In criminal justice, these principles mean that the lower courts have to be able to operate in French or in English, according to the official language chosen by the accused for his or her trial. The government's commitment regarding official languages, and more specifically the administration of justice, is undeniable.

On behalf of the government, I thank my colleague for his question and for his commitment to ensuring that the justice system is accessible to members of official language minority communities and to all Canadians.

Official Languages September 26th, 2016

Mr. Speaker, access to justice in both official languages is an important issue for our country. Canadians want to live in a law-abiding society with a fair, accessible, and equitable justice system.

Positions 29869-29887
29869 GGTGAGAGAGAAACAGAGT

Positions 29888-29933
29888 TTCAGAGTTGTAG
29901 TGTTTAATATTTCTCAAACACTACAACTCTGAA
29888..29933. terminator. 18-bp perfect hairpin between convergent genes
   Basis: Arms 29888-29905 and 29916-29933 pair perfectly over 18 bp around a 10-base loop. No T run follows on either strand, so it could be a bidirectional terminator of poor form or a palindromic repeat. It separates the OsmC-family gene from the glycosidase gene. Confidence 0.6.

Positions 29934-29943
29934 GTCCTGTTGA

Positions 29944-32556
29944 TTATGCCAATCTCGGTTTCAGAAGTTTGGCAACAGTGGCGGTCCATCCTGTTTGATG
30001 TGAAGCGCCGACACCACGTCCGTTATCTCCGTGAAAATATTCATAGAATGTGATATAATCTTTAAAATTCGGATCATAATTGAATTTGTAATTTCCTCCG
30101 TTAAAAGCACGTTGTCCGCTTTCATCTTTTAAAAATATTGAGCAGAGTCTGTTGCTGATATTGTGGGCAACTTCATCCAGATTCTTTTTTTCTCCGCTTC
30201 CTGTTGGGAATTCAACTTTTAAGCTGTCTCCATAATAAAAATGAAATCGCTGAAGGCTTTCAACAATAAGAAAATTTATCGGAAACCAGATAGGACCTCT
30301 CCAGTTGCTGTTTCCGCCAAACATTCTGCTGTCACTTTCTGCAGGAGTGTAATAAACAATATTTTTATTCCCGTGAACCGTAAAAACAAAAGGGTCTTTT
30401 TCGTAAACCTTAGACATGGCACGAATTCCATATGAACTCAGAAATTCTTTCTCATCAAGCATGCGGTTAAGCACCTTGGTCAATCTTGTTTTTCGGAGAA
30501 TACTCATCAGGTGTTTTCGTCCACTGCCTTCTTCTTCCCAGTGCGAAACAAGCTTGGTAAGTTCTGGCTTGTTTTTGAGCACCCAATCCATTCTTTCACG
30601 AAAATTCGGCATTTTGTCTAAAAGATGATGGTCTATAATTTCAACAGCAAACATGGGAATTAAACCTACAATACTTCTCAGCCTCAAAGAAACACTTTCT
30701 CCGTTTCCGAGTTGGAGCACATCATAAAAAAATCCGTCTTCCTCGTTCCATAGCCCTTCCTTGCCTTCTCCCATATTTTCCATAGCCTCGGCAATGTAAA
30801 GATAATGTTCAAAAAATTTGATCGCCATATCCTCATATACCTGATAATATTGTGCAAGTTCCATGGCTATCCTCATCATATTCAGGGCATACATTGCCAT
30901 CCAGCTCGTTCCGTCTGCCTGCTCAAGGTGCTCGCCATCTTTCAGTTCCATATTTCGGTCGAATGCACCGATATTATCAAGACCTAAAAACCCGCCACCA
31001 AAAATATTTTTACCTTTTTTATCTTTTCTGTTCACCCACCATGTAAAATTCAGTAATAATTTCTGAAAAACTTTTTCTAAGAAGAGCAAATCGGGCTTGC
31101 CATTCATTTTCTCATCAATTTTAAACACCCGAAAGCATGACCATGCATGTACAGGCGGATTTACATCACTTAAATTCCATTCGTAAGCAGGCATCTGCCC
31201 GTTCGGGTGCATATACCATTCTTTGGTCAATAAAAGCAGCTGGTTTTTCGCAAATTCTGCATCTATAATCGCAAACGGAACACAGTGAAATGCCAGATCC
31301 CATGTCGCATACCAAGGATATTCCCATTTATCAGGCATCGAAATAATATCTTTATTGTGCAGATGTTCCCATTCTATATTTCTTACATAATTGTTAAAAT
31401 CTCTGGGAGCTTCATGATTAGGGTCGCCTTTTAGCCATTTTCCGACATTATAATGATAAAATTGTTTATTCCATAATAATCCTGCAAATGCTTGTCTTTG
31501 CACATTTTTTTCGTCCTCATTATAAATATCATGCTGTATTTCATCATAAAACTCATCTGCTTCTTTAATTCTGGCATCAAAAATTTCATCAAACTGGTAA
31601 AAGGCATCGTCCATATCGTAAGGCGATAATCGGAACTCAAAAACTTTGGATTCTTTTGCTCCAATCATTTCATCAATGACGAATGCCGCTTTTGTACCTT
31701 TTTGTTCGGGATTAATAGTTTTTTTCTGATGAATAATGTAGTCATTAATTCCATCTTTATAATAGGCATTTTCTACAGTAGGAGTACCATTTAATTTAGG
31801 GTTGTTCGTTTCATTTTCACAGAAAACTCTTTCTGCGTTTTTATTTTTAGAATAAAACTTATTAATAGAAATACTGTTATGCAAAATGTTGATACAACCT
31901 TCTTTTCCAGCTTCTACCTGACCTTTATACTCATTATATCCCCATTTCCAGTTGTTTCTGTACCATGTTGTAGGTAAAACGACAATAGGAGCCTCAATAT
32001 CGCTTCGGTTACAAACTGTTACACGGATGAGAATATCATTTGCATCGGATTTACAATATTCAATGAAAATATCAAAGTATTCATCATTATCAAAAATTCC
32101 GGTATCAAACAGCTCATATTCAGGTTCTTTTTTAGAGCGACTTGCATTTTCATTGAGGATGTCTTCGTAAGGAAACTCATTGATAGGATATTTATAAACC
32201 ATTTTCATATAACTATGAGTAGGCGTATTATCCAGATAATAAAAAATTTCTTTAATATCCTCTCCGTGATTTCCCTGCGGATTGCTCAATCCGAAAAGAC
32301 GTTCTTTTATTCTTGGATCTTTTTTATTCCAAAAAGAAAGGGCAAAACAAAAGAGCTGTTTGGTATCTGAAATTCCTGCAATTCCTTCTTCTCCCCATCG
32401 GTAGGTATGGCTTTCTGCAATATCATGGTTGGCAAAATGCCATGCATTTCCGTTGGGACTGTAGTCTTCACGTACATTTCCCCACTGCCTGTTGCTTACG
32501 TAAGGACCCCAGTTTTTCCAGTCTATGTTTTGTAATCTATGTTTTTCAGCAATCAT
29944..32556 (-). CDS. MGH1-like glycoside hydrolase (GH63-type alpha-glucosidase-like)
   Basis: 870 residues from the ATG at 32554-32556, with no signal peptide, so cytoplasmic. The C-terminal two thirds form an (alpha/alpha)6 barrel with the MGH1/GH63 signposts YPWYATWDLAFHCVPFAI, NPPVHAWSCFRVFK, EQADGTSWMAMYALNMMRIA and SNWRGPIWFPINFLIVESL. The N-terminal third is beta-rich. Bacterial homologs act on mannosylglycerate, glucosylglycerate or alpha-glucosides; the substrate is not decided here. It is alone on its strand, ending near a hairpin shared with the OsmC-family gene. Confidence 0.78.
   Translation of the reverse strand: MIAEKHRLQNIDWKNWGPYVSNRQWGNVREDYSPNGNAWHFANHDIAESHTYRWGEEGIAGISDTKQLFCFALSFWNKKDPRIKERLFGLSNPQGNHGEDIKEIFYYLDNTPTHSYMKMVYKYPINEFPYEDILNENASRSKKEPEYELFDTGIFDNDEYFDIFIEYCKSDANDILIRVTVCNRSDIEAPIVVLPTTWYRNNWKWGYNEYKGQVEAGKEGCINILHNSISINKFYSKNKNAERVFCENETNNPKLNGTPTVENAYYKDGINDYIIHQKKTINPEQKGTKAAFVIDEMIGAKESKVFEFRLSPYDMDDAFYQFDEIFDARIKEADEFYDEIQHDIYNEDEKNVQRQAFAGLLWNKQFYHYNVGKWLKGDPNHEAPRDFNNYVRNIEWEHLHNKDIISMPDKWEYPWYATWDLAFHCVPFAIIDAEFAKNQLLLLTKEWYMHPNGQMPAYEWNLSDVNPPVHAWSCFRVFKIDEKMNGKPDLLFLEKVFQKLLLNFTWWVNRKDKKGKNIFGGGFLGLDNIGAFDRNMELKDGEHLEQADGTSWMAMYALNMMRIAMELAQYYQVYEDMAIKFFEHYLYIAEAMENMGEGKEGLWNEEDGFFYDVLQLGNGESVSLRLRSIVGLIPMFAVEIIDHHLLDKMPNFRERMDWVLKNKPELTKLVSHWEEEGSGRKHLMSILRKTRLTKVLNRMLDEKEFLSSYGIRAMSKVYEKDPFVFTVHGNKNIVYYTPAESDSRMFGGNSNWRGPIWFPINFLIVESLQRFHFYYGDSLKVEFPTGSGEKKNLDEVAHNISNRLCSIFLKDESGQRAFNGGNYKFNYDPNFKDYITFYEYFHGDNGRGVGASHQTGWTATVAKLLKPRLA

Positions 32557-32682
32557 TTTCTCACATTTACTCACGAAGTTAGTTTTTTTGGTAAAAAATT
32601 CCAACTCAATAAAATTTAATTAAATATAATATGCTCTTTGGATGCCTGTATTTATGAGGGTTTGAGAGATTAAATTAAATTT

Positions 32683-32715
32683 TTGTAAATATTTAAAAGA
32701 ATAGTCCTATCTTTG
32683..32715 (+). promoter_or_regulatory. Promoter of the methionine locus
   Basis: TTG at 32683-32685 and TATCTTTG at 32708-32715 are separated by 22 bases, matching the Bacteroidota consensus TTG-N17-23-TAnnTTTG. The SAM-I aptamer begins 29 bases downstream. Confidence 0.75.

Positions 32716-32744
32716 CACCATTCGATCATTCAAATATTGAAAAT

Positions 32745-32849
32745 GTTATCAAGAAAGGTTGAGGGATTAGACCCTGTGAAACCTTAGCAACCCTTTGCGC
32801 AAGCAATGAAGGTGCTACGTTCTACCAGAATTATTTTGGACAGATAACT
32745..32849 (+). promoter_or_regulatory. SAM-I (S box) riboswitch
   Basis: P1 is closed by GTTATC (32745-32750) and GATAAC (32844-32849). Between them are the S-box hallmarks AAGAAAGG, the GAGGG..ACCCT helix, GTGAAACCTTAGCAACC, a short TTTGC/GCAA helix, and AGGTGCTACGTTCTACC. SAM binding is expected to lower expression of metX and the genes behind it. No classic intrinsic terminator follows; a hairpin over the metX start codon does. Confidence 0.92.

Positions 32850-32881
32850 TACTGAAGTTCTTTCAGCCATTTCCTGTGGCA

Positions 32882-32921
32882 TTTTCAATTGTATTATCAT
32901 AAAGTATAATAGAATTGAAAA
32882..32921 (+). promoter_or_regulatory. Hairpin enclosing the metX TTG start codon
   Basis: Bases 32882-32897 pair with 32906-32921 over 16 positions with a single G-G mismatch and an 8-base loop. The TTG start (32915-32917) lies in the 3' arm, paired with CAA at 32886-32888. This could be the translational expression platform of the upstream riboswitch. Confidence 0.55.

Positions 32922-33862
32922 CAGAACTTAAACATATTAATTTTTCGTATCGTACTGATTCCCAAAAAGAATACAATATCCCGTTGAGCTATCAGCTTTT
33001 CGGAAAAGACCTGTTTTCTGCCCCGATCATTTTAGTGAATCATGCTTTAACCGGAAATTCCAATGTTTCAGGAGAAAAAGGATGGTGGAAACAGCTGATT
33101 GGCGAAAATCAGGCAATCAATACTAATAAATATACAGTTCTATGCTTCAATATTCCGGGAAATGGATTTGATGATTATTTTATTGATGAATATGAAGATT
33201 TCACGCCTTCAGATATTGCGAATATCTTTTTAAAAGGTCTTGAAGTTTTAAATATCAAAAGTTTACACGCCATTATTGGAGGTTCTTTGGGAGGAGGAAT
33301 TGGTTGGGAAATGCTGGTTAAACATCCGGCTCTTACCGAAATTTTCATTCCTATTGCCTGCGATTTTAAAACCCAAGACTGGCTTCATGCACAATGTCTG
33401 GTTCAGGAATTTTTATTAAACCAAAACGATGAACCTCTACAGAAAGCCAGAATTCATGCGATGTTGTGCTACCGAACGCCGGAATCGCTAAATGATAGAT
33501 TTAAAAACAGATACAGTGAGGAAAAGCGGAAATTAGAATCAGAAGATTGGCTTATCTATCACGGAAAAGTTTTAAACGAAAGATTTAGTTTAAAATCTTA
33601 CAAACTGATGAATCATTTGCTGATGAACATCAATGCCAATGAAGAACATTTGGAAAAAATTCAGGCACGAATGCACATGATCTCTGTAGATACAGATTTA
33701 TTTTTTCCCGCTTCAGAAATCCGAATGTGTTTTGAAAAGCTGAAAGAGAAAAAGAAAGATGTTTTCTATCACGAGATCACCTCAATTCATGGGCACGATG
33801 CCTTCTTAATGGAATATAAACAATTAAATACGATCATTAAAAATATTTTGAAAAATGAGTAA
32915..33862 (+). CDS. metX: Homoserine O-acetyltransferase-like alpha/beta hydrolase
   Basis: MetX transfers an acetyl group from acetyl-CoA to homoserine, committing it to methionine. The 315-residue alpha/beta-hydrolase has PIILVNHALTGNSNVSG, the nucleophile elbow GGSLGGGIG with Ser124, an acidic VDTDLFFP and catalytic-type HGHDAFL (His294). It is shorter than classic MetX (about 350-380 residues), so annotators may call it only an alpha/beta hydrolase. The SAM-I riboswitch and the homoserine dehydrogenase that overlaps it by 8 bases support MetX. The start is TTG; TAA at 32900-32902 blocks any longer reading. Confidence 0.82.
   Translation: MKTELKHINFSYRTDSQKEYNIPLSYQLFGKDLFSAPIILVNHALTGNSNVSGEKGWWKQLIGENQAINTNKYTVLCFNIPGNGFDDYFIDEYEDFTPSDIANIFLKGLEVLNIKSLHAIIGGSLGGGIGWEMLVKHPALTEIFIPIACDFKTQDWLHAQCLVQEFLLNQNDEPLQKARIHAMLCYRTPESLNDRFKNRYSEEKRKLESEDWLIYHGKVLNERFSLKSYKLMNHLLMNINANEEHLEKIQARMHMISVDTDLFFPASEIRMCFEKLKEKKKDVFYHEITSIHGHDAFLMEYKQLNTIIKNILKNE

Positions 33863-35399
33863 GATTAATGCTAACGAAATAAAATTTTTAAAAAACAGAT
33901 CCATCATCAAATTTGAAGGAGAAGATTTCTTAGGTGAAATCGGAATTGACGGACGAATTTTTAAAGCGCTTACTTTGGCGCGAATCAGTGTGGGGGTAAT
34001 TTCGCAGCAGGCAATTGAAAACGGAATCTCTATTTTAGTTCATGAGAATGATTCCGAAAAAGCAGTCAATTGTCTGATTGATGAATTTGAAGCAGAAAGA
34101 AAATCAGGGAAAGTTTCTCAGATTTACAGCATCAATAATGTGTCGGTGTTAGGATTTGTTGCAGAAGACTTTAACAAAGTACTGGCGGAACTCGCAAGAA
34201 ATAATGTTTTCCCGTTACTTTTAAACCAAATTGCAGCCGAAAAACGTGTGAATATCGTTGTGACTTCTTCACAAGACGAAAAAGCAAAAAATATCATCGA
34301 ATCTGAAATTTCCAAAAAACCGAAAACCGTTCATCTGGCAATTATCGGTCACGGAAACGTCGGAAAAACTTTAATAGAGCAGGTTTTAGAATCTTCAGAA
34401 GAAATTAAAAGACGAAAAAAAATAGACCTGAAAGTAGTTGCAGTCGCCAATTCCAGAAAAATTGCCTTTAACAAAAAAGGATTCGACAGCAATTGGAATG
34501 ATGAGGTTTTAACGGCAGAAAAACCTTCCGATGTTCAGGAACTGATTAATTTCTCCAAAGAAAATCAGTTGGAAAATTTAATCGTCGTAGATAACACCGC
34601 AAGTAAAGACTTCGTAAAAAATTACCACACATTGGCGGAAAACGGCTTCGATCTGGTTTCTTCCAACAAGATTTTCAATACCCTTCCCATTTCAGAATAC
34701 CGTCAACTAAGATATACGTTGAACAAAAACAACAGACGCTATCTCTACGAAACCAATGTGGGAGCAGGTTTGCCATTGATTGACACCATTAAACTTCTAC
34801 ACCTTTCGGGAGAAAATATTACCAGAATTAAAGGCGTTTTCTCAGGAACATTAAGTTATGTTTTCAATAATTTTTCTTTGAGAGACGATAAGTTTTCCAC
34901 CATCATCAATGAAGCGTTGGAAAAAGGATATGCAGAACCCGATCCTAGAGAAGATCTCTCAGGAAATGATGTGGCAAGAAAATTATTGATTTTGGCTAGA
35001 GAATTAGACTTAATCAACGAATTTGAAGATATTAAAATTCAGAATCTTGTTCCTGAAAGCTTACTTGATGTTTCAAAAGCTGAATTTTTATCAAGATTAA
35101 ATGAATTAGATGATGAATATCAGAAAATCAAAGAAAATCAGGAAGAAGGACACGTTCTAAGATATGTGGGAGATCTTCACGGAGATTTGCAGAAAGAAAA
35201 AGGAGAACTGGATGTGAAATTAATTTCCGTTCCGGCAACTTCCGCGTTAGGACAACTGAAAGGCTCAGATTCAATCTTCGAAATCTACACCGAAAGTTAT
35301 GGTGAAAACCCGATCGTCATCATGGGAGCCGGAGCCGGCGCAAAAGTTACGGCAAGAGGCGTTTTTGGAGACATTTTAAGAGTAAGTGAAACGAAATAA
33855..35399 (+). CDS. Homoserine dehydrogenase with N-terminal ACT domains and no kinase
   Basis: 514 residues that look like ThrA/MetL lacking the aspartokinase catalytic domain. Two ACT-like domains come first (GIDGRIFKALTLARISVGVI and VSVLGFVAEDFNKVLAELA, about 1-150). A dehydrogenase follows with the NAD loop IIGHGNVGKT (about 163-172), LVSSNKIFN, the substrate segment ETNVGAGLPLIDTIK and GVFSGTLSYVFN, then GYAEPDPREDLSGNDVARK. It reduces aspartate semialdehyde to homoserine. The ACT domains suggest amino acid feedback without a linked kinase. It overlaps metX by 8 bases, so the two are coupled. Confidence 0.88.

On August 2, 2016, the Prime Minister announced a new process for appointing Supreme Court of Canada justices that is open and transparent and that sets a stricter standard for accountability. It is important to many Canadians that the Supreme Court be able to work in both official languages.

The qualifications and assessment criteria that were established to fill the current vacancy indicate “that a Supreme Court judge can read materials and understand oral argument without the need for translation or interpretation in French and English.” The government's commitment to meeting the Supreme Court's institutional needs in this process is closely aligned with the proposals put forward by the hon. member.

The Supreme Court of Canada is Canada's final court of appeal. It serves Canadians by deciding legal issues of public importance, thereby contributing to the development of both civil and common law in Canada.